Spinning fiber into yarn is such an ancient art that its origins are lost in the mists of time. That’s not an exaggeration; the oldest recovered artifacts made with ‘yarn’ are string skirts that date up to 20,000 years ago. At that time you would have made plant and animal fibers into yarn by rolling it between your palms or down your thigh, adding more fiber as you ran out. Once you had a good length of ‘string’ you tied it to a rock and twirled it until the whole thing was twisted enough to stay together.
By 5,000 BC spindles began to appear. This is estimated to be about 1,000 years before the invention of the wheel, which gives you some idea of how ancient they are. The first spindles were nothing more than straight sticks to wind the yarn onto, usually with a notch in the top to secure the end. Later versions included hooks of bone instead, but with either of these the spindle had to be rolled along the thigh or manually whirled some other way until it was full enough to spin steadily.
Enter the whorl! A whorl is a weighted disk was added to the bottom of the spindle to make it spin longer and more steadily. Whorls were usually disks of wood, stone, clay, or metal with a hole in the middle. They allowed the spinner to slowly ‘drop’ the spindle as it was spinning – hence the name ‘drop spindle.’ This was an important advancement because it allowed spinners to create longer strands before stopping to wind the yarn. Soon, spinning looked like something that any handspinner today would instantly recognize, as evidenced by the 2500 year old artwork above.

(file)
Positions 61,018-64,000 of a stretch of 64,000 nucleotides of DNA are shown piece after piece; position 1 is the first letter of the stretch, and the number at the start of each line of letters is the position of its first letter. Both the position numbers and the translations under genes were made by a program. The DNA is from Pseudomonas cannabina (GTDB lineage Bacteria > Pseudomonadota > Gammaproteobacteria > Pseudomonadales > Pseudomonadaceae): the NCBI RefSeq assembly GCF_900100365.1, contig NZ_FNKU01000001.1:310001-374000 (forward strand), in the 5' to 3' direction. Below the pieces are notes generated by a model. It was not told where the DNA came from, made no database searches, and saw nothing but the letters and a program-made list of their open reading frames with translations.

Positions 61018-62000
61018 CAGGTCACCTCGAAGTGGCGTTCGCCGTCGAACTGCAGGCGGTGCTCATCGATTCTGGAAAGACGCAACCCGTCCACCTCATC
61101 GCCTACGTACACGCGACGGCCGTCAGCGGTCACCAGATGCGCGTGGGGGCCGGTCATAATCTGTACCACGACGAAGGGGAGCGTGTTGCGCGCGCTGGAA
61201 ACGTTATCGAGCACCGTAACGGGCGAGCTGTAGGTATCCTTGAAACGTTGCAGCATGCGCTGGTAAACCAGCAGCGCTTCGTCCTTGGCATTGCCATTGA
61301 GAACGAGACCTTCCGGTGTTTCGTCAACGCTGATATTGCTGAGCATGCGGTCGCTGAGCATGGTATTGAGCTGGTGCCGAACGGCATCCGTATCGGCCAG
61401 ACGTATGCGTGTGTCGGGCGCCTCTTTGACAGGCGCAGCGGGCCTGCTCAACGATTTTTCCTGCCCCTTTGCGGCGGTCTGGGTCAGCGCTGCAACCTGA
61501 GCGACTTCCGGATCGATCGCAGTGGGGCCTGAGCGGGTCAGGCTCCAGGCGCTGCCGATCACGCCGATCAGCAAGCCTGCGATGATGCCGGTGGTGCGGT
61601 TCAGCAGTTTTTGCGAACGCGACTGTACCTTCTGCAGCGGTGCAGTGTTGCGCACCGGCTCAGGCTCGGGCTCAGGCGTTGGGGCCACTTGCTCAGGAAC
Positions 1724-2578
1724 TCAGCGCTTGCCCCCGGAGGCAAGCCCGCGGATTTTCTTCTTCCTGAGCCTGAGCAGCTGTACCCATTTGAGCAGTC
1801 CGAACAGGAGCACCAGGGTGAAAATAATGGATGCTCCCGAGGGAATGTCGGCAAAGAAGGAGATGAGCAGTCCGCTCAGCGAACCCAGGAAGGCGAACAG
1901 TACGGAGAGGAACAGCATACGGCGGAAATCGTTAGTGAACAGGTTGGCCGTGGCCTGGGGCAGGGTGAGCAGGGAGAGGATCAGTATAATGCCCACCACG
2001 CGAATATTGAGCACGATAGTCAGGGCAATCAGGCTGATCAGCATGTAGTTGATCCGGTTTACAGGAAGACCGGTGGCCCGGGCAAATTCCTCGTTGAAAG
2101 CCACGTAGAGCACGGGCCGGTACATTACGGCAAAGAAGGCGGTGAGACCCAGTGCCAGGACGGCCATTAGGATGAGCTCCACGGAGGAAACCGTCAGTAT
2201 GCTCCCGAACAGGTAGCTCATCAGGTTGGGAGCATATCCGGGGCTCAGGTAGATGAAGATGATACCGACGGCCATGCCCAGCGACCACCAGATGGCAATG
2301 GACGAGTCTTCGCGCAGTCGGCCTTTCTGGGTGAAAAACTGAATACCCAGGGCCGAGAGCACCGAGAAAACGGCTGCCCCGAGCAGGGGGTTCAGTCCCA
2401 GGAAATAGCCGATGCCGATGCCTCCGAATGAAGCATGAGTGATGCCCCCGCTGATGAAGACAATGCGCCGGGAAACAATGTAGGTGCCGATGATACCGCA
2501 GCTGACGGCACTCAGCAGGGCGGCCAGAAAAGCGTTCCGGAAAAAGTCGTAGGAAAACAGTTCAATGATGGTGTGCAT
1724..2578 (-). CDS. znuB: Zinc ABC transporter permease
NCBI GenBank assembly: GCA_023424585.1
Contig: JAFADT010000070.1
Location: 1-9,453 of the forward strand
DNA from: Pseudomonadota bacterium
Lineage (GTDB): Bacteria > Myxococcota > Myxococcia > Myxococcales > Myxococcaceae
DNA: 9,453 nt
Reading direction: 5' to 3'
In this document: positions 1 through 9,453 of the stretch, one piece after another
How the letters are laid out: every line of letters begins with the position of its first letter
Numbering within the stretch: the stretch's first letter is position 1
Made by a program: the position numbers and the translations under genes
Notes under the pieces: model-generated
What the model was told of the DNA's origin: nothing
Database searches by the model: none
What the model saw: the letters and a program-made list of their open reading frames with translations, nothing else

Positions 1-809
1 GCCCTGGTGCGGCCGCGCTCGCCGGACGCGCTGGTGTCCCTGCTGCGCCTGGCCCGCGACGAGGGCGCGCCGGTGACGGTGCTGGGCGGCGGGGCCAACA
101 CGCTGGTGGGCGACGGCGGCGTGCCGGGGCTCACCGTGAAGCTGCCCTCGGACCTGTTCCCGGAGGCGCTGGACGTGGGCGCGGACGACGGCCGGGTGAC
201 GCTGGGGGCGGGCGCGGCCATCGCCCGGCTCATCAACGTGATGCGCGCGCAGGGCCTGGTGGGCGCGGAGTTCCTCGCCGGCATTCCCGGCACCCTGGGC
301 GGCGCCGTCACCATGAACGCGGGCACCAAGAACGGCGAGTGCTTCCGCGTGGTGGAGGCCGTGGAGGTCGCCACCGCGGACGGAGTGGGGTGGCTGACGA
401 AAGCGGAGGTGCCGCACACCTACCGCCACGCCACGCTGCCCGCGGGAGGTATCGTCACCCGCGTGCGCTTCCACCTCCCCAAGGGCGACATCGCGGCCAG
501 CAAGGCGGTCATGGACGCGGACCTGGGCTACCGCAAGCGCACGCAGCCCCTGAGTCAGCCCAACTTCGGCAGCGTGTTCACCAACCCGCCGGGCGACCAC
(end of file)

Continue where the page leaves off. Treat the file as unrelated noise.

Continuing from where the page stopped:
While simple and immensely useful, spindles were a limited tool for spinning. Creating enough fiber to make clothes was slow and extremely time-consuming, and required many people to complete. It was the invention of the spinning wheel that revolutionized the manufacture of yarn and textiles, and in fact, the world. No one knows for certain where or when the first spinning wheels were made. Some believe they originated in India between 500 and 1000 AD.
These early spinning wheels – which are still in use today – are called Charkha wheels. Instead of a wheel with a rim, Charkha wheels were composed of spokes with holes in the ends. A string was run through the holes, connecting the spokes in a zigzag and supporting the drive band. The drive band was connected to a spindle on it’s side, and powered by a hand crank.
The painting at right, created some time between 960 and 1127 AD, shows a similar spinning wheel design from China. It had long bamboo spokes and was used for spinning silk.
More familiar versions with rims make their first documented appearance in the windows of French cathedrals dating to the 13th century, although as they are illustrated it appears they were used more as giant bobbins for winding yarn than as tools for spinning it. Soon, though, the use of spinning wheels with rims to spin fiber was developed and spread, and by the 14th century a manuscript illustrated in Britain showed women spinning with them.